Monday, July 26, 2010

Germany - Day Two

On our last day in Germany, we decided to start it off right with a trip to the Haribo shop.  I'm a big fan of Haribo gummy bears, but I had no idea they made so many other types of candy too!  I definitely epitomized the "kid in a candy store" saying.  I had never before seen a store that big, dedicated entirely to one brand of candy. Check it out:

      Only one of the many aisles

Hmmm, how much can I fit in my suitcase?

After our sugar fix, we headed into the center of Bonn to sightsee and shop.  Bonn used to be the capital and seat of government for Germany, until these designations were moved to Berlin in 1998.  We saw some of the old government buildings, Bonn University, the Rhine River, and Post Tower. 

  Bonn University

 Our sightseeing group

After spending a couple hours in Bonn, we headed back to Koln to do some final shopping.  Kim and I needed to fill our pretzel fix, so we found a vendor that sold right-out-of-the-oven fresh pretzels.  Delicious!  It reminded me of the times Kim and I used to walk around the Galleria mall and we'd smell the fresh pretzels and have to take a detour over to Auntie Anne's because they smelled so dang good.  The group of us also took a break at Starbuck's for a few minutes.  I walked inside and forgot I was in Germany.  Haha.  It was exactly like a Starbuck's here.  The funniest part, to me, was that after finishing our drinks, we headed down the street and saw another Starbuck's just one block away.  Is that really necessary??

 My pretzel buddy

We did a lot of walking and a lot of shopping, which was great for the ladies, but probably not too enjoyable for the guys!  I think Jer had his fill of shoe stores.  What a great hubby for being so patient!

  Can someone please turn on the Tour at least?

At some point during the day, Jer and I started talking about queso and how much we were craving it.  We got the crazy idea that we should try to make a batch at home later that night.  After we left Koln, we stopped by a grocery store to buy the necessary ingredients.  Talk about complicated!  In America, it's easy peasy - Velveeta cheese, Rotel, Cream of Mushroom soup, and Jimmy Dean sausage.  In Germany, not so easy.  We found cream of mushroom, but everything else was a challenge.  Fresh cheese?  No, actually, we need the processed kind that is shelf-stable.  Fresh tomatoes?  No, actually, we need diced tomatoes and green chiles that come in a can.  Made me a little embarrassed that we could only find fresh, non-processed ingredients, and that wasn't what we wanted!?!  We tried to improvise with what we could find, but we knew the cheese selection would be the biggest hurdle. (It ended up tasting alright, per Mik's opinion, but Jer and I knew it didn't hold a candle to Rosa's queso or what we were used to personally making).  I guess queso should just stay in North America.  :)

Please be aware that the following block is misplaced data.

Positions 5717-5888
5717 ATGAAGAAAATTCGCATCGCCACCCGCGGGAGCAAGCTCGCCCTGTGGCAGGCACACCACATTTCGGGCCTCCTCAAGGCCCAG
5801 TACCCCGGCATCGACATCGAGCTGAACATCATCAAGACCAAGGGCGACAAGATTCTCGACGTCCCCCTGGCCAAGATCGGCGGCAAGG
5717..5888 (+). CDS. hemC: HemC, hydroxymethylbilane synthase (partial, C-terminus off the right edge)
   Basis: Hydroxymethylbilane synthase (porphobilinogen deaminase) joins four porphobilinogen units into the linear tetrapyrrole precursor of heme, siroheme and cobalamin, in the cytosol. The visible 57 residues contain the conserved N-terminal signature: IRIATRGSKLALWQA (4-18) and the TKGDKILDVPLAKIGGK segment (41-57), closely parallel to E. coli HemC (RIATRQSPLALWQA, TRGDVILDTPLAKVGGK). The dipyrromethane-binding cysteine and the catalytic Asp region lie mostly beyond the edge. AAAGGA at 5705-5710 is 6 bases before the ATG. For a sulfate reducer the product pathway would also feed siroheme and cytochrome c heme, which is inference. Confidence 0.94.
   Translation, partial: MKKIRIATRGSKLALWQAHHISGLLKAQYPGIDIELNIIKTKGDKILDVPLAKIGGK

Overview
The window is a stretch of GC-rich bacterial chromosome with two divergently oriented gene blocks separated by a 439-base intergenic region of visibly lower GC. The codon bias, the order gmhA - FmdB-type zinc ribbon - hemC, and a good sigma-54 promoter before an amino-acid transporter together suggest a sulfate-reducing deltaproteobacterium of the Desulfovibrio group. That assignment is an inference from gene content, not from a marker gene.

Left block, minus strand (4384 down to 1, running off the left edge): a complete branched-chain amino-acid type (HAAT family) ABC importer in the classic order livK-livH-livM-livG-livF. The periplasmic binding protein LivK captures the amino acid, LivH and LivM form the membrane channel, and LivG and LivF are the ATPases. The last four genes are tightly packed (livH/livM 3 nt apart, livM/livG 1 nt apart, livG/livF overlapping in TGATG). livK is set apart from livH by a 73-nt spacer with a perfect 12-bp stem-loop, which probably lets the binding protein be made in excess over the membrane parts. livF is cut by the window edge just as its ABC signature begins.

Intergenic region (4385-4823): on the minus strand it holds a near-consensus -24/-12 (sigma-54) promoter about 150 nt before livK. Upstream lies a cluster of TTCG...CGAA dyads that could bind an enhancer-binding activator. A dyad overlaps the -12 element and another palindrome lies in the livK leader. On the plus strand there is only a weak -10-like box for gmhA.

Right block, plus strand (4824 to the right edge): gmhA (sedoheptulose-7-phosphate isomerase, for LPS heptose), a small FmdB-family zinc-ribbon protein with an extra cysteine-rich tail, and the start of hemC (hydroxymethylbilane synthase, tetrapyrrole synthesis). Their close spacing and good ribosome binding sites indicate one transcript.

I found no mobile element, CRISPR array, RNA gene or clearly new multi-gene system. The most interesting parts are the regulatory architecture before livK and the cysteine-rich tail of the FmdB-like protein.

After we got home and freshened up, Kim's dad, Peter, picked us up for dinner.  He was taking us to a Biergarten serving traditional German food, and we were very excited about it!  Jer ordered Leberkase and I ordered rumpsteak.  Hands down, the best meal we had on our European trip.  Jer was impressed with the beer as well! (They don't play around when it comes to quantity).  


Prost! (Cheers!)

We had a wonderful time getting to know Peter.  We could tell he didn't feel entirely comfortable with his English, but we thought he did a great job!  He even gave Jer a Deutschland cap, which was an awesome souvenir!  We really appreciated his generosity and hospitality, and gave him an FC Dallas scarf to show our thanks.

Last dinner in Germany

After dinner we headed over to Peter's house to hang out a while longer.  Jer tried a grapefruit Hefeweizen (Schofferhofer) that he thought was pretty good.  We recounted some of our favorite memories from the prior two weeks, which was a great way to bring our European adventure to a close.

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